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### Research Papers

J. Eng. Mater. Technol. 2010;132(2):021001-021001-7. doi:10.1115/1.4000230.

Nanoindentation is widely used to characterize the mechanical and interfacial properties of thin film systems. However, the effects of substrate compliance on the indentation response of compliant substrate systems are not well understood. This paper investigates the effects of the large compliance mismatch between the film and the substrate and of the film thickness for model systems using nanoindentation tests, finite element simulations, and an analytical model based on a classical plate-bending solution. The results showed that for displacements less than the film thickness and for ratio of the substrate to film modulus less than 100. The indentation force-displacement response exhibits a linear relationship that can be predicted accurately by the linear plate-bending model. The effective stiffness depends linearly on the film thickness and also on the substrate and film moduli. For larger displacements, the indentation response exhibits the scaling relationship of the nonlinear plate-bending model.

Commentary by Dr. Valentin Fuster
J. Eng. Mater. Technol. 2010;132(2):021002-021002-8. doi:10.1115/1.4000667.

This paper is concerned with a novel elasto-plastic reformulation of the Theory of Critical Distances (TCD) specifically devised to estimate lifetime of notched metallic materials (ferrous and nonferrous) failing in the low/medium-cycle fatigue regime. We used the classic Manson–Coffin and Smith–Topper–Watson approaches, but applied in conjunction with the TCD. We assumed that the material’s critical distance is a constant whose value does not depend on either the sharpness of the notch or on the number of cycles to failure. The accuracy and reliability of the proposed approach was checked by using a number of experimental results generated by testing cylindrical specimens made of En3B, which is a commercial low-carbon steel, and Al6082, which is a conventional aluminum alloy, containing different geometrical features and tested at applied load ratios of $R=−1$ and $R=0$. The resulting predictions of fatigue life were highly accurate, giving estimates falling within an error factor (in lifetime) of about 2. This result is undoubtedly encouraging, especially in light of the fact that the pieces of experimental information needed to calibrate our method can easily be generated by using standard testing equipment, and the necessary stress/strain fields acting on the fatigue process zone can be determined by directly postprocessing elasto-plastic finite element results.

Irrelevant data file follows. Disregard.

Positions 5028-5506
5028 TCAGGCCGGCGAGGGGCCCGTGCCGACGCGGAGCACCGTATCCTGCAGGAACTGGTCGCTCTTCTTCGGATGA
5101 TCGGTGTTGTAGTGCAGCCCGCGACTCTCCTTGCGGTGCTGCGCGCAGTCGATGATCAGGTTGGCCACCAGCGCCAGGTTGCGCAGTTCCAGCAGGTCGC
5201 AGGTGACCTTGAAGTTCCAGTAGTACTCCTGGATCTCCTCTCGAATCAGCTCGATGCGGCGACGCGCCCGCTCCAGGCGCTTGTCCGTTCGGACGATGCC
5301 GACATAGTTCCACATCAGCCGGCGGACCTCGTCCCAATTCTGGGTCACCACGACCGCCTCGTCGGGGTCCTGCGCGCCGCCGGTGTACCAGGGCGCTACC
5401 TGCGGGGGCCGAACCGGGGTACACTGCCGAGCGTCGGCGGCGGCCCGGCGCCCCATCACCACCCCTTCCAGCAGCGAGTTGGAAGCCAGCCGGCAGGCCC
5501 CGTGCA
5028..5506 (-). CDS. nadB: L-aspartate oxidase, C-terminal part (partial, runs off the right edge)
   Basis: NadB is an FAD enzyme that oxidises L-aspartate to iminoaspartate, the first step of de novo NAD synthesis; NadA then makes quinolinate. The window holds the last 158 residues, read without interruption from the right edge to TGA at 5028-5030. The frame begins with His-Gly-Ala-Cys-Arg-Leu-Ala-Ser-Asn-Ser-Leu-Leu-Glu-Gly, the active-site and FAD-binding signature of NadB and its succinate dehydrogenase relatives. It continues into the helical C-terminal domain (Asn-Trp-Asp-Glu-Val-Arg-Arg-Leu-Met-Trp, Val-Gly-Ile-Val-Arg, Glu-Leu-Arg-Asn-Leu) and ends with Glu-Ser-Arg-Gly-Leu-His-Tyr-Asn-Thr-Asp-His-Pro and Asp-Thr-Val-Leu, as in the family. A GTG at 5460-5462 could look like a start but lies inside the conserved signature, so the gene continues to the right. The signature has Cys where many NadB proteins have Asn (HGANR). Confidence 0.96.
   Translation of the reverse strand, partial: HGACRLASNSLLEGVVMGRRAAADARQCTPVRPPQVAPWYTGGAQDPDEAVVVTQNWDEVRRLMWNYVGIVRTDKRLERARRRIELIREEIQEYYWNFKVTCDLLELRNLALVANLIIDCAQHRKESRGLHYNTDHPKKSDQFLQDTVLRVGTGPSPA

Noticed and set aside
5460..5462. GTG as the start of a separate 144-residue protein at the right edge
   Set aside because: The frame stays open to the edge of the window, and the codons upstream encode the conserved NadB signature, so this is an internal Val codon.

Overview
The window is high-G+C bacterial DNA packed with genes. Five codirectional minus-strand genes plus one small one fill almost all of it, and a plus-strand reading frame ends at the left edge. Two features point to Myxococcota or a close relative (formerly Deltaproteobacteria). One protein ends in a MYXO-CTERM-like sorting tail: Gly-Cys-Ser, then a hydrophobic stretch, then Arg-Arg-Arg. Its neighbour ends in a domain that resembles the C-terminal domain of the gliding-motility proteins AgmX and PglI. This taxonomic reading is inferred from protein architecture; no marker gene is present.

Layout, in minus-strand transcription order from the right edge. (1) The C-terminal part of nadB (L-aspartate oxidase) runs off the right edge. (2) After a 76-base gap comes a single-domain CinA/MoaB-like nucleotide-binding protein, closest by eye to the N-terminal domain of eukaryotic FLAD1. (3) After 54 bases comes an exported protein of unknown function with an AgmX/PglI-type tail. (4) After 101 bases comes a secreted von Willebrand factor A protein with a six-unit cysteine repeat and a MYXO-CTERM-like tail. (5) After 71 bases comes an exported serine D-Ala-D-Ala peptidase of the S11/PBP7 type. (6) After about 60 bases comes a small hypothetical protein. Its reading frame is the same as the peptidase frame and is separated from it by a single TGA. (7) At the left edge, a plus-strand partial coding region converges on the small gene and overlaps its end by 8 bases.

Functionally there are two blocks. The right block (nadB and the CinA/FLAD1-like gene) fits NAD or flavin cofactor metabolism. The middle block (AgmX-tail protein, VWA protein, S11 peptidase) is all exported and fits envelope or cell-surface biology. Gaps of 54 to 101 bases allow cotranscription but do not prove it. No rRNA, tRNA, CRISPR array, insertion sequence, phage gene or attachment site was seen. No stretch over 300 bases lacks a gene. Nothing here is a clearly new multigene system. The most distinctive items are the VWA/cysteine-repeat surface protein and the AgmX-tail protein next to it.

Topics: Fatigue , Stress , Cycles , Failure , Testing
Commentary by Dr. Valentin Fuster
J. Eng. Mater. Technol. 2010;132(2):021003-021003-8. doi:10.1115/1.4000668.

Commentary by Dr. Valentin Fuster
J. Eng. Mater. Technol. 2010;132(2):021004-021004-6. doi:10.1115/1.4000669.